Series Description: These images are from a variety of personal projects. All of my work is driven by research and building a connection with those I photograph, while vulnerability and honesty are at the forefront of my process. Such collaborations enable my imagery to be playful and push the boundaries of portraiture, while ensuring a foundation of trust is consistent. I believe images need to captivate and evoke emotion, and so, with every frame I shoot, I consider the elements within the frame and outside it. Symbolism is an important reference for my choices of composition and content.

Copyright: © Laura Pannack, United Kingdom, Winner, Professional, Portfolio, 2021 Sony World Photography Awards

Winner, Sport

Image Name: Inclusive Karate School in Syria_4

Photographer Name: Anas Alkharboutli

Year: 2021

Image Description:

Series Name: Syria: Sport and Fun Instead of War and Fear

Series Description: In the Syrian village of Aljiina, near the city of Aleppo, Wasim Satot has opened a karate school for children. What makes it special is that girls and boys with and without disabilities are taught together. They’re aged between six and 15 years old. With his school, Satot wants to create a sense of community and overcome any traumas of war in the minds of the children.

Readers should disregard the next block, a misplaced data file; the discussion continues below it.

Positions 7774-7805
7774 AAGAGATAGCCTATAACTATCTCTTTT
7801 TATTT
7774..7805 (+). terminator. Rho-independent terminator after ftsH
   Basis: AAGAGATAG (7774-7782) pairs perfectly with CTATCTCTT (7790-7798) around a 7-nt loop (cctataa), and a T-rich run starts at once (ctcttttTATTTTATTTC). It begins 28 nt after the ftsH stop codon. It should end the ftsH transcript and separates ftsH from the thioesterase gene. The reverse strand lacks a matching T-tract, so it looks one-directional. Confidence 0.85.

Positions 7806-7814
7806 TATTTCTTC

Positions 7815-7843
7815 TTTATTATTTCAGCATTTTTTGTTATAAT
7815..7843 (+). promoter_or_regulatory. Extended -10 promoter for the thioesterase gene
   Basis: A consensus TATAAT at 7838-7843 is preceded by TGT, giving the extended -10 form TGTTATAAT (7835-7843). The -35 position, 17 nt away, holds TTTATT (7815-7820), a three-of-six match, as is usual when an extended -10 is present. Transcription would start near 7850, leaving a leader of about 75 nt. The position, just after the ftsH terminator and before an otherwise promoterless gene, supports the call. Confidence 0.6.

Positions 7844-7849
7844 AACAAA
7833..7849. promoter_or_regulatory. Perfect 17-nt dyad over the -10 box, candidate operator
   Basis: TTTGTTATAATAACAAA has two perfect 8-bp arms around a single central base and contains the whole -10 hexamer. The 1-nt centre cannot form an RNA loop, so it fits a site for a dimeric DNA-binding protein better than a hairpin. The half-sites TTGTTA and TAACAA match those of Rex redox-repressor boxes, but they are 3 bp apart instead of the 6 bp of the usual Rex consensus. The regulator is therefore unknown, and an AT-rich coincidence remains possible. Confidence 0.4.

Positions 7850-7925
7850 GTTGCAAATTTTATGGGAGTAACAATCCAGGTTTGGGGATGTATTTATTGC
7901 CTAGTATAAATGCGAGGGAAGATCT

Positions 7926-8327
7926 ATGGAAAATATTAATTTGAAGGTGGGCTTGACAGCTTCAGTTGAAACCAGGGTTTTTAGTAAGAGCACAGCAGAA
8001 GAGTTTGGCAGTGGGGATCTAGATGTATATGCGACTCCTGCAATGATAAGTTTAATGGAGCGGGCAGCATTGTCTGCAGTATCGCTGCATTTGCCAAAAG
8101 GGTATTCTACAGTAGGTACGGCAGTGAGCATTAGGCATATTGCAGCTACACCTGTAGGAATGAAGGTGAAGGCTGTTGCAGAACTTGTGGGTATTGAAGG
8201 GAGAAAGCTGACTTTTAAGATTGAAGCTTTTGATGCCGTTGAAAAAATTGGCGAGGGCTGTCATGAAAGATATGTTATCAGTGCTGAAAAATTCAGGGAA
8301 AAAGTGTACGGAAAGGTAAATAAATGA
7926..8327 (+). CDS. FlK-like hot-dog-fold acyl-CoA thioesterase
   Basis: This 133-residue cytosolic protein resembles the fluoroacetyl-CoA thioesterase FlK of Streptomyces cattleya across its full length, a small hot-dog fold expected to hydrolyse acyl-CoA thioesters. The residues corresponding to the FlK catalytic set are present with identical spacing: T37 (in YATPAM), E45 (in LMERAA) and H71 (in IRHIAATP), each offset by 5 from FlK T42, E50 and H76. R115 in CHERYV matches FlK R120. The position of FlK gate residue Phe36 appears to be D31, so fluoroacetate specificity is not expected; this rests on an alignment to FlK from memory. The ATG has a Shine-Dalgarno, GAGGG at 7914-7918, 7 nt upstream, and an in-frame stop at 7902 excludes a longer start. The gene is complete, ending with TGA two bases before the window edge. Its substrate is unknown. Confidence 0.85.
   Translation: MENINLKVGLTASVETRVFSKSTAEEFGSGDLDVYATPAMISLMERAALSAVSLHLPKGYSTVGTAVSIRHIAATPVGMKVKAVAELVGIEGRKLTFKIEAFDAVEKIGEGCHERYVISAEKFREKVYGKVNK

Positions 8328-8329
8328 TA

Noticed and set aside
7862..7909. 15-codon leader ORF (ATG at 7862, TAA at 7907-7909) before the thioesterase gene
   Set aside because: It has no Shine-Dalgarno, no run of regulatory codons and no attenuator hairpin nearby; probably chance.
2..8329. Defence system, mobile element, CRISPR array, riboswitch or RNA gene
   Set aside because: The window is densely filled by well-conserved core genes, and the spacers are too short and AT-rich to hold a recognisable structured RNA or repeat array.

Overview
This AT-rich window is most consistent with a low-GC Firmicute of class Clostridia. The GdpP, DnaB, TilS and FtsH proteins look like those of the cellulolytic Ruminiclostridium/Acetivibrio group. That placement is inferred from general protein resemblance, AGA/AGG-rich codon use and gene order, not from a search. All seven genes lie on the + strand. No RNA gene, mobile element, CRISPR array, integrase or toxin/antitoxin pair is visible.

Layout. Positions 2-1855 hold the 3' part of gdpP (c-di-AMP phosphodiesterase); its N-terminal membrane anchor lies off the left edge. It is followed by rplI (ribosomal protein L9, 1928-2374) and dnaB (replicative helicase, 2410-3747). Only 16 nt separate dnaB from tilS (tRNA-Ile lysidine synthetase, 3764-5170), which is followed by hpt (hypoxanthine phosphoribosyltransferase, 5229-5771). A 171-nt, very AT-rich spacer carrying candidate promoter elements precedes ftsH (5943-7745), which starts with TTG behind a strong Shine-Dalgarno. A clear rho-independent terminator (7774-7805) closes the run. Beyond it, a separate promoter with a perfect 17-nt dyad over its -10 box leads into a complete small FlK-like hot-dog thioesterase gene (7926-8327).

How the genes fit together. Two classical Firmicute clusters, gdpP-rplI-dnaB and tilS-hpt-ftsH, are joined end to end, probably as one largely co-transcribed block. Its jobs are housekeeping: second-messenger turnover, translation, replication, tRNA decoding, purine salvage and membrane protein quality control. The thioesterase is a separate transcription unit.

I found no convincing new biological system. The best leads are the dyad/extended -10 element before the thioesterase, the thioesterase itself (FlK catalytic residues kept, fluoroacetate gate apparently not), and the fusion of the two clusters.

Copyright: © Anas Alkharboutli, Syrian Arab Republic, Winner, Professional, Sport, 2021 Sony World Photography Awards

Winner, Still Life

Image Name: Still Live with Ginger Jar

Photographer Name: Peter Eleveld

Year: 2021

Image Description:

Series Name: Still Life Composition, Shot on Wet Plate

Series Description: For this project I used ordinary objects, like glassware, fruits and flowers and applied the wet plate collodion technique to turn them into something extraordinary. Once I found my subject I started imagining how it will look printed. This particular process requires a lot of patience and careful planning of composition, lighting and exposure times. The hard work pays off when finally it all comes together in one unique, magical moment as you watch the photograph slowly develop in front of your eyes. This moment doesn’t happen all the time but when it does you’re left with one of a kind image (plate).

Copyright: © Peter Eleveld, Netherlands, Winner, Professional, Still Life, 2021 Sony World Photography Awards

Winner, Wildlife and Nature

Image Name: 4

Photographer Name: Luis Tato

Year: 2021

Image Description:

Series Name: Locust Invasion in East Africa